Burns tumbled down from the rocky slopes above and...

...the ledges were crowded with shags preening their new breeding plumage. A peregrine falcon perched on a rock high above. It was watching and waiting.

The cliffs of Craigantezart were vertical strata of greywacke which had been upended by some ancient upheaval of the Earth's crust.

The entrance to the cave at Garry Point is crossed by a rope bridge. It did not look safe. It is easily missed as the finish of this route is at Finnarts Bay, just round the point.

Friday, February 24, 2012

Portandea, any port in a storm.

Although the geology changed south of Currarie Port on Ayrshire's Atlantic coast, the interest continued unabated. Below the dark cliffs of Craigangal, we explored geo...

...after geo until...

...we came to the huge geo of Brackness Hole. After this there was even better rockhopping as the swell slowly increased. I couldn't resist chucking the Delphin into every gap. Its robust construction and my bracing skills got well tested so there are no more photos until we arrived at...

...the sheltered cove of Portandea. This part of of Ayrshire is the Glenapp Estate, which belongs to the Inchcape family. In the 1920's they built a holiday bungalow on the flat ground above the beach. In recent years it had become increasingly damaged by both the weather and vandalism, so I was not particularly surprised to see that it had recently been demolished and the rubble removed. A new road has been cut down to the cove on the track of the original footpath. A water pipe and electricity cable have been laid, so I expect the bungalow will be rebuilt. I hope it remains free from vandalism.

Once landed, victuals for third luncheon were unloaded from the kayaks.

 What a place for a luncheon stop, but a word of warning...

...Portandea is a surf trap. If you land through the surf, you need to be pretty confident in your technique to get back out. This photo was from an earlier trip on 21/05/2009 and is from the same viewpoint as the previous photo.

Thursday, February 23, 2012

Skipping along the Ayrshire coast.

It was now time for second luncheon but there are few breaks in the rocky ramparts of Ayrshire's Atlantic Coast. Fortunately we came to Currarie Port just in time. Currarie Port is a surf trap that catches any swell going, on its steep shingle beach. Jim exploited its weakness by paddling up the burn that empties into  its southern corner.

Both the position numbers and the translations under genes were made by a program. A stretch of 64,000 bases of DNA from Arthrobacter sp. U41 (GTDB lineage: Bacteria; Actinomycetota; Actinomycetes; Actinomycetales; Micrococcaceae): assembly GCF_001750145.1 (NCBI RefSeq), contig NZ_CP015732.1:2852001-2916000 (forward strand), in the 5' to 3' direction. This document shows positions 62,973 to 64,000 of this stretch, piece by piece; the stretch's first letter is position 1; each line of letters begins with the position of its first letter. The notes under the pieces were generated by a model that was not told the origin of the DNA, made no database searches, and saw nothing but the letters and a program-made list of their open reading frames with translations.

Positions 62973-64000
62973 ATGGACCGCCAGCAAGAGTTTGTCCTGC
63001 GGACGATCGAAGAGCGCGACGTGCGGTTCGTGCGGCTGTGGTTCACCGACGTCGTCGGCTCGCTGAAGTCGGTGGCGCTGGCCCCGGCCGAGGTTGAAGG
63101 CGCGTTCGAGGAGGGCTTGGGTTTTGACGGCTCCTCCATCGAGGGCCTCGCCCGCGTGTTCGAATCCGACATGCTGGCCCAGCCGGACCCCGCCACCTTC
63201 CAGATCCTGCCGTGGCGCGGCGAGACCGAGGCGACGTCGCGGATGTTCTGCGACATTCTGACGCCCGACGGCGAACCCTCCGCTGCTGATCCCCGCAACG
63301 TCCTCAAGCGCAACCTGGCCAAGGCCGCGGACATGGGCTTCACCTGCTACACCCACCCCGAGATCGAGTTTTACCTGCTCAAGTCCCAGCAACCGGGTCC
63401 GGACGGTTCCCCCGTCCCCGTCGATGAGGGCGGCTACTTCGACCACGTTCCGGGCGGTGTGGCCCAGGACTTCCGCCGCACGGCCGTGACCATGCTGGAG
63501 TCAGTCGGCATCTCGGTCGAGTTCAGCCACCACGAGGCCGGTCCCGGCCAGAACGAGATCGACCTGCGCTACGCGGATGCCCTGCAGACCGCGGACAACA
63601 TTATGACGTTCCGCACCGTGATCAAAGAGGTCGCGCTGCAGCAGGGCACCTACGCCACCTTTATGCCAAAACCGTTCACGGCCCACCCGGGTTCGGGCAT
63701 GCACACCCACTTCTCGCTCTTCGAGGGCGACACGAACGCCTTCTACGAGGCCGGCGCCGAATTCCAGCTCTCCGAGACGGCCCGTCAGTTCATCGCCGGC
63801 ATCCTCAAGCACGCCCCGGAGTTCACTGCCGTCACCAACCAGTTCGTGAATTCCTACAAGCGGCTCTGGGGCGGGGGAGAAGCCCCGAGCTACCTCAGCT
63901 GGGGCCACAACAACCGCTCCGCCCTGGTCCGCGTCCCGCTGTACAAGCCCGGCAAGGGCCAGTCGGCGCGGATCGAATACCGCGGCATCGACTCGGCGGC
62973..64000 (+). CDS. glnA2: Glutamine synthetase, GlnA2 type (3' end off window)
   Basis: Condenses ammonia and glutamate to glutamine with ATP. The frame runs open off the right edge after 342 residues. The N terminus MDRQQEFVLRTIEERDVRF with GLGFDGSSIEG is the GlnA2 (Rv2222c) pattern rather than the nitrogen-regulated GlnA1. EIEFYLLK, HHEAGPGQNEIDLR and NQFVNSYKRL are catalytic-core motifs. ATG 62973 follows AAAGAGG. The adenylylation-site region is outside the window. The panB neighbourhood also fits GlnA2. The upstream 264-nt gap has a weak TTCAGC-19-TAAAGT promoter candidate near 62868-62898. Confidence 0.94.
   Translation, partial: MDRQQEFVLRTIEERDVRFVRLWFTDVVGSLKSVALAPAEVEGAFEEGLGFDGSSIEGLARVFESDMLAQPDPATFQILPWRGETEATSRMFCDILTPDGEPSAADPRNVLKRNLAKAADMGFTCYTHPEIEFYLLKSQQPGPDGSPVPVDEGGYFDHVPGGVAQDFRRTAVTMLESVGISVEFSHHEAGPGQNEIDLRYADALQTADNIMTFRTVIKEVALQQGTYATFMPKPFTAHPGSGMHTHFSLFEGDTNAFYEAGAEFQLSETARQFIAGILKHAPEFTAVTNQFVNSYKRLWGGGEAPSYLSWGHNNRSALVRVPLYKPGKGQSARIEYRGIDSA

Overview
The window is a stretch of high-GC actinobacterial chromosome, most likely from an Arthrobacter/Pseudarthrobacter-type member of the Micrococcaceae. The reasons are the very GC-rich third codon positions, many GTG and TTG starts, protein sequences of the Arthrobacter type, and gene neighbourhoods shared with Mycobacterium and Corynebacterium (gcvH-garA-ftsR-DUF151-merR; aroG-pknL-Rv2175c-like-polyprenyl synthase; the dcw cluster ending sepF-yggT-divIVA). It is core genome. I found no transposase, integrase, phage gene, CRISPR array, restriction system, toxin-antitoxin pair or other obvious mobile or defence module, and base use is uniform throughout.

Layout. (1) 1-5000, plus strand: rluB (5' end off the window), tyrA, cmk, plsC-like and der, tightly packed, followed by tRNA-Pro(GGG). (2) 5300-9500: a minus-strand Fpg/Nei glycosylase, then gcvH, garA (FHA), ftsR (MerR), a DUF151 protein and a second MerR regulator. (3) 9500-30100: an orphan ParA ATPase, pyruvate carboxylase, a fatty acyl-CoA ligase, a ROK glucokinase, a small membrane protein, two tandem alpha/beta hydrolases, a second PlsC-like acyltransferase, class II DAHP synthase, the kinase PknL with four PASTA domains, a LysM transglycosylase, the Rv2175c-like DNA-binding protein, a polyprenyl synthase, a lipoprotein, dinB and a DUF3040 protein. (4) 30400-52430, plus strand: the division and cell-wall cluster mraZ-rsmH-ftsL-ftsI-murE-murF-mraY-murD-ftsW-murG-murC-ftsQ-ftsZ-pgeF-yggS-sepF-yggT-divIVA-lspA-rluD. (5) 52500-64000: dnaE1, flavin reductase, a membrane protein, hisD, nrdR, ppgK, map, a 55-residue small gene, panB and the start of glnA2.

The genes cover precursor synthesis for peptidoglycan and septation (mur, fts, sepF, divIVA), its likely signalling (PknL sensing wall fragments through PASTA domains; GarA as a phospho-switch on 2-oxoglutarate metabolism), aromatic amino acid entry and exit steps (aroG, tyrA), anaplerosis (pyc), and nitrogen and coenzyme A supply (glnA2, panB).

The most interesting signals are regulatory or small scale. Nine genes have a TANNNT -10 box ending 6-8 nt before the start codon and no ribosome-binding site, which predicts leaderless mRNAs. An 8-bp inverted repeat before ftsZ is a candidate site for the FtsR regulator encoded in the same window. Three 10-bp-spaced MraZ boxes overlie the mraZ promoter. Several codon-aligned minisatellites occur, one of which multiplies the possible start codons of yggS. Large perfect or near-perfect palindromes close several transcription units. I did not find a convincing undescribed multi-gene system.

This proved to be a first class spot to take a break and enjoy a chat about the wildlife and partake of a refreshment. David started the conversation off by asking Phil "So just how big, exactly, was this kangaroo?"

Our postprandial launch from the burn mouth proved so easy that Phil pushed himself off without his paddle. With all the excitement of catching sight of his first kangaroo, it must have skipped his mind completely. Fortunately Jim spotted it on the beach and threw it after him!

Leaving Currarie Port, the cliffs to the north are basalt and the hill behind Jim goes by the name "Donald Bowie". Who this gentleman was, has now been lost in the mists of time.

South of Currarie Port, the hillsides are still steep but they are now composed of sedimentary greywacke rocks.  As we approached the headland of Craigangal...

...we caught sight of the first of several ferries. They were heading for Ireland and keeping clear of Corsewall Point lighthouse, which...

 ...marks the western approach to Loch Ryan.  Andrew and Jim, who had not paddled here before, thought that the change of rocks signalled that our trip was now all but over...

Wednesday, February 22, 2012

Measuring up northern giants on the electric causeway to Ireland.

We first saw her looming out of the mist as we rounded Bennane Head. At first we thought she was the NLV Pharos, which we have previously seen in this area.

However, by the time we were off the mouth of the River Stinchar, it was obvious that she was much bigger than Pharos.
Time to consult the maps. "Nope, she's definitely not on the OS 1:50,000" "That's funny,  she's not on the Admiralty chart either! I wonder what it is?"

Although both the map and chart had been unhelpful, ShipAIS came to the rescue. She is North Sea Giant. She was launched in 2011 and is the World's tallest Offshore Construction Vessel. Her length overall is 160.9m with a 30.0m beam. Her gross tonnage is 18151T, which makes the Pharos, at 3,672T a relative midget.

She was holding a geostationary position above the Moyle Interconnector cable, which carries electricity from Currarie Port, Scotland to Ireland. The cable has a number of breaks and North Sea Giant has been replacing damaged sections of the cable.

Tuesday, February 21, 2012

An unadventurous lot, down on Ayrshire's Atlantic Coast.

All too soon it was time to leave the shelter of the River Stinchar.

As it was near high tide, the bar at the river mouth was well covered...

 ...but still gave David an excuse to practice his air braces.

South of Ballantrae Bay the coastline is dominated by steep cliffs of dark Cambrian basaltic rocks. On this stretch we came across this particularly fine pillow lava. It looked like it had just oozed out of the volcano but that was about 500 million years ago.

We now entered a sea kayaker's wonderland, the coastline consisted of a complex series of gullies, geos and caves.

Each time we came to a headland we would say "that was the best bit of rockhopping ever" only to discover, once round the headland,...

 ...that the next bit...

 ...was even better.

 Waterfalls cascaded down the cliffs, only to be lost in piles of boulders above the sea.

 Ayrshire's Atlantic coast...

 ...just kept getting better and...

...better. In the SW of Scotland we tend not to travel far to enjoy sea kayaking in exotic locations. I wonder why we are such an unadventurous lot?